There are many who watch on in disdain; lifetime Labour and Greens supporters who donāt want a bar of the celebrity PM, sitting back with clear consternation on their faces that a man who voted against civil unions because he thought that was how his electorate felt, despite personally being in favour of the legislation, is so warmly welcomed in a gay crowd.
But each year since he was elected he has been embraced and nearly downright stalked by plenty of people at the annual celebration of gay, lesbian, bisexual and transgender New Zealand, even getting a strange cheer in 2011 when he stated his government hadnāt taken any of our rights away.
A year on, after he and his entourage made it through the sea of cameras, got on stage and delivered a speech, then made it back through the sea of cameras again, we pulled Key aside for a five minute chat.
āI think people respect the fact that we turn up and support the Big Gay Out,ā he tells GayNZ.com. āTheyāre not all going to be National supporters, but there is a lot of support out there for us. I think weāre doing quite well in the gay and lesbian community.ā
While his time on stage was a pretty sober affair compared to the infamous time when he danced with Buffy and Bimbo, he said he would have been happy to repeat the stunt. āThey didnāt ask me to. I understand David Shearer said no,ā he jibed. āI might have been keen.ā
Moving on from the fluffy stuff, youth suicide is an area Mr Key told the crowd he wants to tackle, and when we asked he was aware that glbti youth are overrepresented in the self-harm and suicide attempt statistics. āIām very interested in doing something about the statistics we have,ā he said. ā[Suicide victims] are obviously small numbers of people, but they devastate their families. Itās ultimately a symptom of much wider mental health issues that we need to address, and weāre really trying to put together a comprehensive programme in the same way that we did when we tried to tackle the methamphetamine.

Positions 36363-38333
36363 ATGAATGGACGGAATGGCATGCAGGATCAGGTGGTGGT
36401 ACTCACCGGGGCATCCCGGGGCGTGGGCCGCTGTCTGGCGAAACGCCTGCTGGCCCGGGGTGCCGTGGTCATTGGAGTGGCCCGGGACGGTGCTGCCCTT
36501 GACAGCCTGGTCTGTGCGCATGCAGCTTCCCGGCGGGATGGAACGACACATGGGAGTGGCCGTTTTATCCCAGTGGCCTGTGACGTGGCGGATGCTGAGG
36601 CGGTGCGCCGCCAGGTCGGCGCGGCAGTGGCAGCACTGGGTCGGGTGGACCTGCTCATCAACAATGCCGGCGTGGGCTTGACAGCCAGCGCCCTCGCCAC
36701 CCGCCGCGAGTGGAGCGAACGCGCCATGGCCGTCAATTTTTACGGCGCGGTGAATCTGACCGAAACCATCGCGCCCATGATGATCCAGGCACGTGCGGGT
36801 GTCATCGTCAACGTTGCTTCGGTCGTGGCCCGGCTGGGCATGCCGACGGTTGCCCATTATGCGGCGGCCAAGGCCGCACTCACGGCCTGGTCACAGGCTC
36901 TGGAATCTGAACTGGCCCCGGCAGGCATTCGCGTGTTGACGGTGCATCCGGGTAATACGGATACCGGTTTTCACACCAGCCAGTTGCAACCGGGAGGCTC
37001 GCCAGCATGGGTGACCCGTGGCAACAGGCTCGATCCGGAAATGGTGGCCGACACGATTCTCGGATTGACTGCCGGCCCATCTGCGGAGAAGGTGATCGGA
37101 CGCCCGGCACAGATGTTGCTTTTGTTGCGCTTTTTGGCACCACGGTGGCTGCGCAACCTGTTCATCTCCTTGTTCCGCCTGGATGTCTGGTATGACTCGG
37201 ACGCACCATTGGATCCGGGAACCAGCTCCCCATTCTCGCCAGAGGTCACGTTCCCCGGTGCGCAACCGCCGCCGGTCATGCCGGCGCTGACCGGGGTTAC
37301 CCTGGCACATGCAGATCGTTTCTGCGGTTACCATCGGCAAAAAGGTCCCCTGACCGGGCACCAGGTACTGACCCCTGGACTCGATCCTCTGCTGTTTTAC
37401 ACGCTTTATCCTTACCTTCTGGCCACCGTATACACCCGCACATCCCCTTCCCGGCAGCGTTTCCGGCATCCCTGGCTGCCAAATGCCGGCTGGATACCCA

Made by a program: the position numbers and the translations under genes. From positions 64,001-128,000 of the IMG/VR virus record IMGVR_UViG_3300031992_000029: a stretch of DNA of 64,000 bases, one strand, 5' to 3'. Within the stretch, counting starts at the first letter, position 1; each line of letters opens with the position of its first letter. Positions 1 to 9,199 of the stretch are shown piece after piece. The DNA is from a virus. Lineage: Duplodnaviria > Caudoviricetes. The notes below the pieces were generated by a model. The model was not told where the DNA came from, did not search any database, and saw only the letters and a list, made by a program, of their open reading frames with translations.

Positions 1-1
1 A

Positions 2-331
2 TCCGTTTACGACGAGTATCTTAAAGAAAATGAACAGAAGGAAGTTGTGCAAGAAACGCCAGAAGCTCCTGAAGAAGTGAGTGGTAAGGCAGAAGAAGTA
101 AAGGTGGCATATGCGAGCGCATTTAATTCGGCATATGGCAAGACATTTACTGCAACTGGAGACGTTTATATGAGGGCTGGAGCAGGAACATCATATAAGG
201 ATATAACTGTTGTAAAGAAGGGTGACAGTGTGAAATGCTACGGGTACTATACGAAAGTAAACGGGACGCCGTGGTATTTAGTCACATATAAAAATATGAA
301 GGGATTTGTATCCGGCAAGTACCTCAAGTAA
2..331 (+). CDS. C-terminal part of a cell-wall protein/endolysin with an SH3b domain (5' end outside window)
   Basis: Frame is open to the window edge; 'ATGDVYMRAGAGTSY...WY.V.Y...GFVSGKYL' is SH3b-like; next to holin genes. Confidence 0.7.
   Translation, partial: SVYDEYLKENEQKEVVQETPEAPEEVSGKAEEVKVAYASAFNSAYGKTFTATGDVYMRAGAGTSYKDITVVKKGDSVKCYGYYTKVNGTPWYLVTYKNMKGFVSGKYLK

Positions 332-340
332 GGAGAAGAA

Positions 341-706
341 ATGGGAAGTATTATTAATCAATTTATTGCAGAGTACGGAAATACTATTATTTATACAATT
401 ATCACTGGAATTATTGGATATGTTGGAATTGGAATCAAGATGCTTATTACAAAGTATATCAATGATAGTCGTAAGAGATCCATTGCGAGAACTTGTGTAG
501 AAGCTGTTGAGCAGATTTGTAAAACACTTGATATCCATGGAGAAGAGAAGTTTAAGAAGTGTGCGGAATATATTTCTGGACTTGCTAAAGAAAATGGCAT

"We acknowledge there will probably always be the tragedy of people taking their own lives, but weāre really determined to try and get better opportunities for young people to reach out and get help and feel suicidal.
On gay adoption, Key says he believes the best way for the outdated 1955 Adoption Act to be sorted would be through a private memberās bill coming onto Parliamentās agenda, ābut obviously the control of that process is a bit in the lap of the Gods, whether the bill will get drawn. If it does weāll take it through. My own personal view is that Iām not opposed to gay adoption. I donāt think Government would put it on the agenda primarily because adoption rates now are very low in New Zealand, there are under 100 family-based adoptions in any one year, so itās probably not fundamentally the biggest issue the Government has to concern itself with. But we accept itās an issue for the gay and lesbian community.ā
When probed on why such a small thing that would be so easy to fix canāt just be sorted out by the Government, Key says the Government has been looking at āa number of other thingsā to see if adoption can be made slightly easier. He says itās likely to sign an agreement with Russia, which might help speed up non-family adoptions. āAnd there are a number of other things that we could consider ā¦ weāve come a long way in terms of IVF treatment and the likes of that have helped a lot of families. But for a lot of people not being able to have a child because theyāre gay or simply canāt conceive, really rips their life apart, so we understand that issue.ā
On gay marriage, Keyās response is even less hopeful. āI donāt think itās likely to progress. Again, I think itās possible through a memberās bill, that would be considered. Again I think it would be something that the community would argue thereās no particular reason to be opposed to gay marriage, but at least the step to a civil union was an important step and an important win,ā he concedes, just over seven years since he voted against the Civil Union Bill as a first-term MP.
āWeāve got no intentions of reversing any of those gains to the community, so at least some progress has been made.ā
Personally, Key says, he treats people on what they bring to his experiences with them, whether professional or private. āI donāt judge people on their sexuality.ā
With that the celebrity Prime Minister is off to deal with the crowd that has gathered waiting for yet more pictures as we spoke. Sheesh.